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Addressing the Risk of Maritime Cyber Attack

Thieves no longer need to compromise a physical location to execute predatory objectives and reap profits. Big data is the new gold, and unfortunately, opportunity seekers and accidents plague global enterprises. As technology advances, making more high-stakes, high-tech onshore and offshore ventures possible, those same enterprises become increasingly valuable and vulnerable targets. Whether internal or external, all a successful cyber threat requires is access. 

Value of Data Access

In February of this year, security expert Dell released its 2016 Security Annual Threat Report detailing 2015’s cyber attack trends and identifying continuing challenges for 2016. Data collected for analysis included “daily feeds from more than one million firewalls and tens of millions of connected endpoints, Dell SonicWALL network traffic and other industry sources.” 

Dell’s analysis identified four primary risks:

  • Increasing development and use of sophisticated exploit kits with anti-forensics mechanisms to conceal malware’s presence from security systems
  • Expanded development and use of transport layer security (TLS) and secure sockets layer (SSL) Internet encryption protocols that allow ciphering tunnels
  • A 73 percent increase in unique Android malware samples, particularly in ransomware and malware concealed within files typically exempt from security scans, making smartphones even more of a threat risk
  • A near doubling of malware attacks, from 4.2 billion in 2014 to 8.19 billion in 2015.

Patrick Sweeney, vice president of Product Management and Marketing at Dell Security, stated, "In today’s connected world, it’s vital to maintain 360 degrees of vigilance, from your own software and systems, to employees’ training and access, to everyone who comes in contact with your network and data."

The Three A’s to Control Access

The keys to controlling access inevitably narrow to three components — authentication, authorization and accountability:

  • Authentication requires that users provide credentials—typically passwords—that security protocols then compare to what is documented within system files. Default, overused, out-of-date and vendor-supplied passwords all put security at risk.
  • Authorization puts limits on what individual users have permission to access or change in any way and aids in compartmenting proprietary information. While some individuals may require input and extraction capabilities, others may need read-only access or none at all.
  • Accountability monitors and identifies responsibility for each user’s actions. Through authentication and authorization protocols, safeguards can track every activity or piece of data to a unique, registered user.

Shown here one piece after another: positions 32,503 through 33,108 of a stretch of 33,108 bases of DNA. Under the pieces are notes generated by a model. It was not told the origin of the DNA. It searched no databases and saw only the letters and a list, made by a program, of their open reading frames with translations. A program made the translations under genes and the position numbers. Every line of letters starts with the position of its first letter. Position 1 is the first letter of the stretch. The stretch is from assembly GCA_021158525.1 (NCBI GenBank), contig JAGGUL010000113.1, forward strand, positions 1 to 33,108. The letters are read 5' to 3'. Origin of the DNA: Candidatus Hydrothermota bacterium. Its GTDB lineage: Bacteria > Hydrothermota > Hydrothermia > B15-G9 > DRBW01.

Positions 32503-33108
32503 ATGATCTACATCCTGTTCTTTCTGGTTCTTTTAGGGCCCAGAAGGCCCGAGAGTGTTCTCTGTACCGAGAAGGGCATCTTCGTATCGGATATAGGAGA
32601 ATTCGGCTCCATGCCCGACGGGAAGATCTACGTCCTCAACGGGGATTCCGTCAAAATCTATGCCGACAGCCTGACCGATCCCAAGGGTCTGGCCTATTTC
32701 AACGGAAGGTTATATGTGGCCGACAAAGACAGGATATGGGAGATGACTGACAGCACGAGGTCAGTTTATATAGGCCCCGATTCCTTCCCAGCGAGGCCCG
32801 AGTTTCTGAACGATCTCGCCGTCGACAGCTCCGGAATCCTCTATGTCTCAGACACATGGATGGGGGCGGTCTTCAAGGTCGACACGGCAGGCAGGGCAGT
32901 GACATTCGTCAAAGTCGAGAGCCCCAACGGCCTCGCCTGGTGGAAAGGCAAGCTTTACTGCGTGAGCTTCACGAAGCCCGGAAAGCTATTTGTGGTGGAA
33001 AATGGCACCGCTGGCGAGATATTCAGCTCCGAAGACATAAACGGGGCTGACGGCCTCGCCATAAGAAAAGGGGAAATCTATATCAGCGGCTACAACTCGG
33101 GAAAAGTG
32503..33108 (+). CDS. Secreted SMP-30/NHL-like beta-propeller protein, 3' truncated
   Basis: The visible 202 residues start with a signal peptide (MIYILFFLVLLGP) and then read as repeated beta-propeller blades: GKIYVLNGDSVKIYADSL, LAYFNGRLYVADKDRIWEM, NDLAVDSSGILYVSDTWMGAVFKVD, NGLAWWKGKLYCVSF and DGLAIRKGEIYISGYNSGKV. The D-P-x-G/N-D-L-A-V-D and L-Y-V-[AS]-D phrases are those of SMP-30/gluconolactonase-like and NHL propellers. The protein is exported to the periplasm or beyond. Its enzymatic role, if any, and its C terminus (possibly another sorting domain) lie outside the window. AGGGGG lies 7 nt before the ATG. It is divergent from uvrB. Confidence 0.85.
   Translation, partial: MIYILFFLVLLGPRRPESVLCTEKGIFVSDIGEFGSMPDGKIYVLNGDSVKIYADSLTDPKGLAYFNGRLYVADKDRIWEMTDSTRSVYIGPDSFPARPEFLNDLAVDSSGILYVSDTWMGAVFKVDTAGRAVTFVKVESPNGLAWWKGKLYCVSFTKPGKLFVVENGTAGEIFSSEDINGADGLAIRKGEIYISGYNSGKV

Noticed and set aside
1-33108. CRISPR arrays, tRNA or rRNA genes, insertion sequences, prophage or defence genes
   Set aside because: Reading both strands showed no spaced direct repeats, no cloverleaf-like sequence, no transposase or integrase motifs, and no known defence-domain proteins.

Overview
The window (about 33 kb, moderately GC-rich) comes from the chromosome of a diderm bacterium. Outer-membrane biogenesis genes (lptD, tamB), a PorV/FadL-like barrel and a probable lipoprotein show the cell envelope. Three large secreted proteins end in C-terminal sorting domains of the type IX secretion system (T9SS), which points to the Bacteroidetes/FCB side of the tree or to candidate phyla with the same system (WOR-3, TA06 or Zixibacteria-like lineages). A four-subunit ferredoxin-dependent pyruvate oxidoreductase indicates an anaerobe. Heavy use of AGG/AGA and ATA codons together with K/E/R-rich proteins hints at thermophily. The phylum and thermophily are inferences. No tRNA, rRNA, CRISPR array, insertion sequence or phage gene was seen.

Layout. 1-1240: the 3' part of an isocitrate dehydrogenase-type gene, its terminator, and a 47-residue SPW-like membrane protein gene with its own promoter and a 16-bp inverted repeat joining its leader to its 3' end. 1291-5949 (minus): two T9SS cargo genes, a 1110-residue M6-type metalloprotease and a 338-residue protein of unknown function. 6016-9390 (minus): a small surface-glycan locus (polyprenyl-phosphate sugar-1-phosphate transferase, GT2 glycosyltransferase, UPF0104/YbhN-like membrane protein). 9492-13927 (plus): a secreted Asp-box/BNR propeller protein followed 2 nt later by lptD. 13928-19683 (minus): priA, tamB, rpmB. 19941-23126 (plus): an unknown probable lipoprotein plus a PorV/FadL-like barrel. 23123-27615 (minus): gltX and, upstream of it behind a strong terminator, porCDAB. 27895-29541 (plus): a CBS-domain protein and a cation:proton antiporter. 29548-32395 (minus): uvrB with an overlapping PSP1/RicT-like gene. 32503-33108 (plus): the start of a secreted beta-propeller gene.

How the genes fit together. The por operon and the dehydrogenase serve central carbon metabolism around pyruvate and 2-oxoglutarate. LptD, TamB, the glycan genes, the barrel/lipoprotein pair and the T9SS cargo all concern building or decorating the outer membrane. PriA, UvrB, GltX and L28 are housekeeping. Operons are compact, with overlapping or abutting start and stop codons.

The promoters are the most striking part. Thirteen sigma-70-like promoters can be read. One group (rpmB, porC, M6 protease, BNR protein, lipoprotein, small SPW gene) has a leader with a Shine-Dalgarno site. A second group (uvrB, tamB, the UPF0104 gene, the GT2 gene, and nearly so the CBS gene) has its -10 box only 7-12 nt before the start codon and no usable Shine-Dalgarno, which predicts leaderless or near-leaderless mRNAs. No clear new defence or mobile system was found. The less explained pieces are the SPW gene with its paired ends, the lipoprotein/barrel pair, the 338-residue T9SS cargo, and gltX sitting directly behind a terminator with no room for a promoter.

Cybersecurity breaches within the maritime and offshore oil and gas industry highlight how costly a single incident can be. January 2016’s article in The Maritime Reporter, "CyberSecurity in Shipping and Offshore Ops," details how hackers have compromised automatic identification, electronic chart display and information, global positioning and even information technology systems. One single incident reportedly cost World Fuel Services an estimated $18 million.

Sabotage, Espionage and Accidents

Viable threats are both external and internal, but best-practice security measures, such as those offered by Royce Hernandez of leading broadband satellite service provider Hughes during BlueTide’s 2015 Executive Advisory Council, can help:

  • Install and maintain firewall configurations as part of your secure network and systems.
  • Protect and encrypt sensitive and proprietary data, both stored and transmitted.
  • Regularly update and maintain antivirus and anti-malware management systems and programs.
  • Control both electronic and physical access to data through authentication, authorization and accountability safeguards.
  • Continually test and monitor network security systems and protocols.
  • Establish, maintain and internally publicize a corporate information security policy to deter internal compromises.

BlueTide Communications – Secure VSAT Services for Maritime Operations

In addition to our other VSAT services, BlueTide Communications offers SECaaS — Security as a Service. Our global network operating center provides real-time event monitoring, analytics and reporting on application traffic, bandwidth use, threats and suspicious activity, maximizing network security and efficiency. Through SECaaS, BlueTide Communications delivers visualization and control with comprehensive protection, monitoring and management of your network. To understand your network current level of risk, contact BlueTide Communications for your free cybersecurity assessment.


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